Therapy dog helps soldiers cope with stress
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After three deployments to Iraq and three to Afghanistan, Staff Sgt. Dennis Swols is prone to bouts of anger. He is unable to really talk about his time on the battlefield.
But as Swols sits in a clinic at Fort Bragg, his hand drops to the furry head beside him. His mood brightens. Settled at his feet, Lexy, a 5-year-old German shepherd, gives Swols a few moments of distraction.
It's her job. And, according to Swols, she's good at it.
"I have a hard time talking to people about my deployments and everything," says Swols, who took part in the invasion of Afghanistan in 2001 and the march into Baghdad in 2003. Now he's been diagnosed with post-traumatic stress.
"I just pet Lexy. Or I'm just sitting here and we won't talk about deployments, we'll just (talk) about the dogMy day is better every time I come in."
For psychiatrist Christine Rumayor, Lexy is a partner and a living, breathing medical tool. The dog can calm a patient and make a therapy appointment a little more enjoyable.
Animal therapy is used in only a few other Army installations, including Walter Reed National Military Medical Center in Bethesda, Maryland. A small number of dogs like Lexy are being used almost as co-therapists. Others routinely work as service animals and are often used for animal-assisted therapy. That includes visits to patients in the hospitals.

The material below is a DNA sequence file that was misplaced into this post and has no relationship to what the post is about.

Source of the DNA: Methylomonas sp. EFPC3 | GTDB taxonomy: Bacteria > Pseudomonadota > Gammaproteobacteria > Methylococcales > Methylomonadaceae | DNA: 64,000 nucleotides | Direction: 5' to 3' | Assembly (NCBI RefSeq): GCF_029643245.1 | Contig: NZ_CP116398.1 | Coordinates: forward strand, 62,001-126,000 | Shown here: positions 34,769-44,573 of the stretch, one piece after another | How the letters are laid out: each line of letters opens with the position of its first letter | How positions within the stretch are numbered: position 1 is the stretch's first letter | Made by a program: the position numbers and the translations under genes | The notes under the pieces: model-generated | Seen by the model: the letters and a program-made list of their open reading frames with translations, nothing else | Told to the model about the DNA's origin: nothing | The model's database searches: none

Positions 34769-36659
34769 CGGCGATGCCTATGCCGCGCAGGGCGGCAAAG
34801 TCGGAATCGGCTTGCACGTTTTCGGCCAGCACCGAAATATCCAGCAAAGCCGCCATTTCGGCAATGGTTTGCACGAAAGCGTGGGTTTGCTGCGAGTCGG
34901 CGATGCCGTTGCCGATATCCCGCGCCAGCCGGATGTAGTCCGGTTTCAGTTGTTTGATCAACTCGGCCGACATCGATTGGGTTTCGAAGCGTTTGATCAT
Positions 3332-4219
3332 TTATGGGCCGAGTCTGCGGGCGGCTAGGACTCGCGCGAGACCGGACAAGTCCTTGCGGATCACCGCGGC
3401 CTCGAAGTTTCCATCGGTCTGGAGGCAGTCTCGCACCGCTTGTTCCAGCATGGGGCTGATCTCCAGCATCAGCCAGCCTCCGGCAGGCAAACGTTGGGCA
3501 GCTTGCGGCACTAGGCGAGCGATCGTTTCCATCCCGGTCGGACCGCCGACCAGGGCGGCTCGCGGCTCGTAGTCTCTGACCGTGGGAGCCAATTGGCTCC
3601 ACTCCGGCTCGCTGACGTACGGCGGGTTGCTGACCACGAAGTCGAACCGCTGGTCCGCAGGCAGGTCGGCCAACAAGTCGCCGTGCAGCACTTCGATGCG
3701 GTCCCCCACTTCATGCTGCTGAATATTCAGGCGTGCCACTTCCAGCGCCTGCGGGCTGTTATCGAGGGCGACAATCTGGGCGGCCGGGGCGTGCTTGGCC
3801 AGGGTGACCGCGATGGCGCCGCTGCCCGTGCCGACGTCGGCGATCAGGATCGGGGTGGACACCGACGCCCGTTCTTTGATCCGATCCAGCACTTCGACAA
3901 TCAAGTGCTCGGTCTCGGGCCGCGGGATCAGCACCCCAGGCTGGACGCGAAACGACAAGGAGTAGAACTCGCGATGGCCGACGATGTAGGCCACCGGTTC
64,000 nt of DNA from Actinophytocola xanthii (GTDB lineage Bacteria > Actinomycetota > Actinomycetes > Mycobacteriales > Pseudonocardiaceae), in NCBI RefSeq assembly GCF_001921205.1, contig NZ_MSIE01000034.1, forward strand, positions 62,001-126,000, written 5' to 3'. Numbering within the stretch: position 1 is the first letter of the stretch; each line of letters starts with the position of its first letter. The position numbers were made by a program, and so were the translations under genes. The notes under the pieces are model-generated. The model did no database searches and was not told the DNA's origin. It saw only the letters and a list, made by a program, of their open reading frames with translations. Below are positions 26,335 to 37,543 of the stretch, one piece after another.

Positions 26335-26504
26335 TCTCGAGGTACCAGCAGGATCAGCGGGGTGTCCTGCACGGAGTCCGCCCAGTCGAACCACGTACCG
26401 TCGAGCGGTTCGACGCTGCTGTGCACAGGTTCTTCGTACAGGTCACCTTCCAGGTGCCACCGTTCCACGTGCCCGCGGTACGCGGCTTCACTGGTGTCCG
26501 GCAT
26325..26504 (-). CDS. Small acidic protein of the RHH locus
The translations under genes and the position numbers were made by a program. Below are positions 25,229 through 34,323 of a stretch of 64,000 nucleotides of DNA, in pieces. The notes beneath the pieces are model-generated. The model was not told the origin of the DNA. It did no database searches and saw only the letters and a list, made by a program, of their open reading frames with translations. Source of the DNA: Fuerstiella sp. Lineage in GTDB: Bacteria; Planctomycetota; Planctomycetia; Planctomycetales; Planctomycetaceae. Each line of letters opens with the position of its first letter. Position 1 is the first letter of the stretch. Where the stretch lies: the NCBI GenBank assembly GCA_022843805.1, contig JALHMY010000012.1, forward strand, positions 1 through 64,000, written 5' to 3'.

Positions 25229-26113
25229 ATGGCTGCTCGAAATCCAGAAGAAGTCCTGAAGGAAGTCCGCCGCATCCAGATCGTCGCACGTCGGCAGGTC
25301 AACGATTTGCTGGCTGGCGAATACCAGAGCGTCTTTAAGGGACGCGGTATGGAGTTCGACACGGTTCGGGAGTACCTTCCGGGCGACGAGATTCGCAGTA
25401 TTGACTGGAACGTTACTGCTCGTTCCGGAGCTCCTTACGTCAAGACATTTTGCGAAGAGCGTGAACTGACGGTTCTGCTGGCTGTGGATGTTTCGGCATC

Lexy went through about 2 1/2 years of training before she was able to pin on her rank she's a lieutenant colonel and become certified as Fort Bragg's only therapy dog.
The Army is struggling to address stress disorders and mental health problems brought on by more than a decade of war. One of the biggest hurdles is getting soldiers to seek treatment. Lexy, it turns out, is particularly good at that.
Rumayor, who wrote the Fort Bragg policy that allows her to use Lexy in her practice, said there was resistance at first.
"You don't want everybody to think they can just bring their dog to work," she said.
Walking around the base, she uses Lexy to attract soldiers, then draws them into conversation.
"Stigma is one of the huge things the military is trying super hard to overcome, and Lexy is probably the biggest asset I have in overcoming that stigma," Rumayor said. "There's nothing better than coming to an appointment where you get to have a warm fuzzy thing that you get to pet all the time.
"People don't want to come in the door. When they see her coming in, it makes them want to come in the door."
Critical thinking challenge: How does Lexy help soldiers get help?